Workers can’t dream of dividing up factories or supermarkets like peasants divide up landowners’ plots. If one worker went out on strike for pay, the boss could punish them. If the whole workplace walked out together, the strength of the workers would be much greater.
Exploitation forces workers together as a collective, giving them the potential to come together to fight. Workers are a collective class in exploitation as well as liberation. In the Socialist Workers Party we believe the working class is the only class that can crush capitalism and usher in a socialist society. Our vision of what this would be like is clear in two ways.
The first is that workers who actually run society will make decisions about how it is organised. The second is that it will be a society based on meeting humanity’s needs, not making a profit. To achieve this transformation we need an uprising of millions of workers across the world.
As Marx put it, a worker’s revolution is the only way to rid workers of the “muck of ages and become fitted to found society anew”. We don’t believe that socialism can be imposed from above through parliament or guerrilla warfare—or even electing good left wing MPs.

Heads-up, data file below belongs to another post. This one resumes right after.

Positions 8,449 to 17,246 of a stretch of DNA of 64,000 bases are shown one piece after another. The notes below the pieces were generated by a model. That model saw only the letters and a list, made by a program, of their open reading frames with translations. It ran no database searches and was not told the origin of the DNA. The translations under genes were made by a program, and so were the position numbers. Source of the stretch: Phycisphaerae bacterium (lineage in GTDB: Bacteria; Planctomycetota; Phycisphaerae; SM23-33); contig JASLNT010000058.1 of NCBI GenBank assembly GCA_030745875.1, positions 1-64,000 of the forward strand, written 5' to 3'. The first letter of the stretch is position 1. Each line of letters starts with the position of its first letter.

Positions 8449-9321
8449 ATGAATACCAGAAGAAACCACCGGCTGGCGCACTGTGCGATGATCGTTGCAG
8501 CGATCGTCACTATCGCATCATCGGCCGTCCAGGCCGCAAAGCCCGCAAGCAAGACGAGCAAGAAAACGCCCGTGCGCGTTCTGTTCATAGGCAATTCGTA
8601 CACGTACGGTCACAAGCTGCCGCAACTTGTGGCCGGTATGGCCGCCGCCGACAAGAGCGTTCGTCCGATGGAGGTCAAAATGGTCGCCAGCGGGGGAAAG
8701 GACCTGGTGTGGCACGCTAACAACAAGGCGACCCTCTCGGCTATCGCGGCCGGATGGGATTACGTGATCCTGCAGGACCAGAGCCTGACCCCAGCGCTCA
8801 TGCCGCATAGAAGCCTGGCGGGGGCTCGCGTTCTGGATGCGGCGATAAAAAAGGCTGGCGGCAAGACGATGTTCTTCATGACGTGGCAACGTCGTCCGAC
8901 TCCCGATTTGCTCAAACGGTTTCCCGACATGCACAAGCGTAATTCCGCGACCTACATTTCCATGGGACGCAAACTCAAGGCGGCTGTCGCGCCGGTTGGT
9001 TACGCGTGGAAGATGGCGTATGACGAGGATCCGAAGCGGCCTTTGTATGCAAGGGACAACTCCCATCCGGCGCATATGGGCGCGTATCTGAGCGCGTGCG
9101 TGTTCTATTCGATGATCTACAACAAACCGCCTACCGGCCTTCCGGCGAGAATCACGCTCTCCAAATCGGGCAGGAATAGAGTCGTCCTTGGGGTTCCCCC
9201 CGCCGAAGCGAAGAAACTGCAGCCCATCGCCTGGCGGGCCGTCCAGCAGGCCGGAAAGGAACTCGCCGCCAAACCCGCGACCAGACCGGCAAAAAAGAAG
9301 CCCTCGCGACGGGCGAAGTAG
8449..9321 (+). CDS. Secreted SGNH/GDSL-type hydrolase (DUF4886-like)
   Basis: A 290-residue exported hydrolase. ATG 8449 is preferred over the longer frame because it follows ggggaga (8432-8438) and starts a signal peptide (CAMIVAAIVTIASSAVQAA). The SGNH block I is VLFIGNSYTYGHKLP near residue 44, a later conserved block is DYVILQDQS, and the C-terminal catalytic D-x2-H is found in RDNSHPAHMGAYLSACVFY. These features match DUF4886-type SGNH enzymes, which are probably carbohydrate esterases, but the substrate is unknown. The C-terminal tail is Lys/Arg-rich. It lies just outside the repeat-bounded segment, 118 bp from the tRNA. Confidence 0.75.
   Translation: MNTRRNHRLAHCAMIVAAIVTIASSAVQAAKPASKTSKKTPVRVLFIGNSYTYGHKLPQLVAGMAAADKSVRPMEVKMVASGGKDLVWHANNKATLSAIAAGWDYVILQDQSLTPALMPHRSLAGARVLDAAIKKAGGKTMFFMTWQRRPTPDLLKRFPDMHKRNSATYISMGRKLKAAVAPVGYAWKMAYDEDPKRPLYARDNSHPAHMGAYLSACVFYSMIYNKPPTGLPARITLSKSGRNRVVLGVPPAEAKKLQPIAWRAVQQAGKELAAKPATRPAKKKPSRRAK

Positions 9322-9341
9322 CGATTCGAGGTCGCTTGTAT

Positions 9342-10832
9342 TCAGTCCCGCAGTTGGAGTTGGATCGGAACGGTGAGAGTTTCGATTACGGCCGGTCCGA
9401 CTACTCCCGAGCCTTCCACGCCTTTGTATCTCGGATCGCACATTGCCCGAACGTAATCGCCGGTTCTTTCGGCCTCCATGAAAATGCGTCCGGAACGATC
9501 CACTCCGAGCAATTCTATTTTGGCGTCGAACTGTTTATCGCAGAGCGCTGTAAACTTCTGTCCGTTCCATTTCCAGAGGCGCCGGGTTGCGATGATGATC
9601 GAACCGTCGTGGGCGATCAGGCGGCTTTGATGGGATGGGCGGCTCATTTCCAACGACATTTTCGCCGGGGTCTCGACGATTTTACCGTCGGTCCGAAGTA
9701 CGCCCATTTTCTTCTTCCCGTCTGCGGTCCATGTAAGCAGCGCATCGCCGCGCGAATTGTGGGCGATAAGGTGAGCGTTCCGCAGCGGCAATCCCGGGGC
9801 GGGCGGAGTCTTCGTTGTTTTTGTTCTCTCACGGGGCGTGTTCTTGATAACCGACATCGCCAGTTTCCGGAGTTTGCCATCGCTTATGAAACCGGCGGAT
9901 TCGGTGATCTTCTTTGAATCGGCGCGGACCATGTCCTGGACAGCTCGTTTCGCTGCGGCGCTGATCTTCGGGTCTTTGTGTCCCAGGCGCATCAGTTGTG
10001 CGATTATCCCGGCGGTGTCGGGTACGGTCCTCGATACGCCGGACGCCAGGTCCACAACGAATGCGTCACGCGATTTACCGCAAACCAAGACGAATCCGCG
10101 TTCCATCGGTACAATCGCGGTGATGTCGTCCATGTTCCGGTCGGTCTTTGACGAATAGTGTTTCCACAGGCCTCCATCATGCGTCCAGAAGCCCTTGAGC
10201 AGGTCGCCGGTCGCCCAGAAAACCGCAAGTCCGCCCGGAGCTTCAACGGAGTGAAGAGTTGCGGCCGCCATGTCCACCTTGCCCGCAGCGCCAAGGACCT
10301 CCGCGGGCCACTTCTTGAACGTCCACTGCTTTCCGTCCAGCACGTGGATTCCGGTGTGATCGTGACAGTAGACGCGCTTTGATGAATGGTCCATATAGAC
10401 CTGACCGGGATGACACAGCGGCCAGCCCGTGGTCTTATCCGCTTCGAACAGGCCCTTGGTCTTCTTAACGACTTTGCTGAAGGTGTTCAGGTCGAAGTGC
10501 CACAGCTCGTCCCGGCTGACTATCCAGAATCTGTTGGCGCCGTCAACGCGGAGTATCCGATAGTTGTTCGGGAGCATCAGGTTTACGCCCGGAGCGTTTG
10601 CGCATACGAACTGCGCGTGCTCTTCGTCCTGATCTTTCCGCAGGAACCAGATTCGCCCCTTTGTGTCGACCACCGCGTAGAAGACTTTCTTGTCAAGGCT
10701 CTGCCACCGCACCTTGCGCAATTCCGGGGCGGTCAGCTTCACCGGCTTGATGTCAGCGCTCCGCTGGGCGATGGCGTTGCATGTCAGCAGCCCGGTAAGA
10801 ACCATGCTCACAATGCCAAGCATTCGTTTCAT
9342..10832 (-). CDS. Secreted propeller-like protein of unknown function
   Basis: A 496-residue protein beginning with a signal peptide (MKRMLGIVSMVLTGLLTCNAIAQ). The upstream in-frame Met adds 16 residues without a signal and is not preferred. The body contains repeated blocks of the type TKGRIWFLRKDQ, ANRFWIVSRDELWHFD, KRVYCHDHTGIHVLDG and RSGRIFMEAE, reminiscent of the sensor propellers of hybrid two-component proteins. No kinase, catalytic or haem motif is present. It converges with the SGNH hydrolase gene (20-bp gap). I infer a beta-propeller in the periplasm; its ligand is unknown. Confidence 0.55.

State capitalism, seen in Russia under Josef Stalin, put the means of production in the hands of the hands of bureaucrats. He called that socialism, but workers were not in control. The authentic Marxist tradition shows that socialism can only come from below, from workers themselves.
Workers can throw off the horrors of the capitalist system when they act in their own interests as a class together. As Marx argued workers must become a “class for itself”. That’s why visiting every picket line and backing every strike is so critical. Only struggle can build worker’s confidence and offer them a glimpse of how they could seize control of their lives and destinies.
This is the second in a series of columns that discuss What We Stand For, the Socialist Workers Party statement of principles, printed every week in Socialist Worker. For the full series go to tinyurl.com/WWSF2024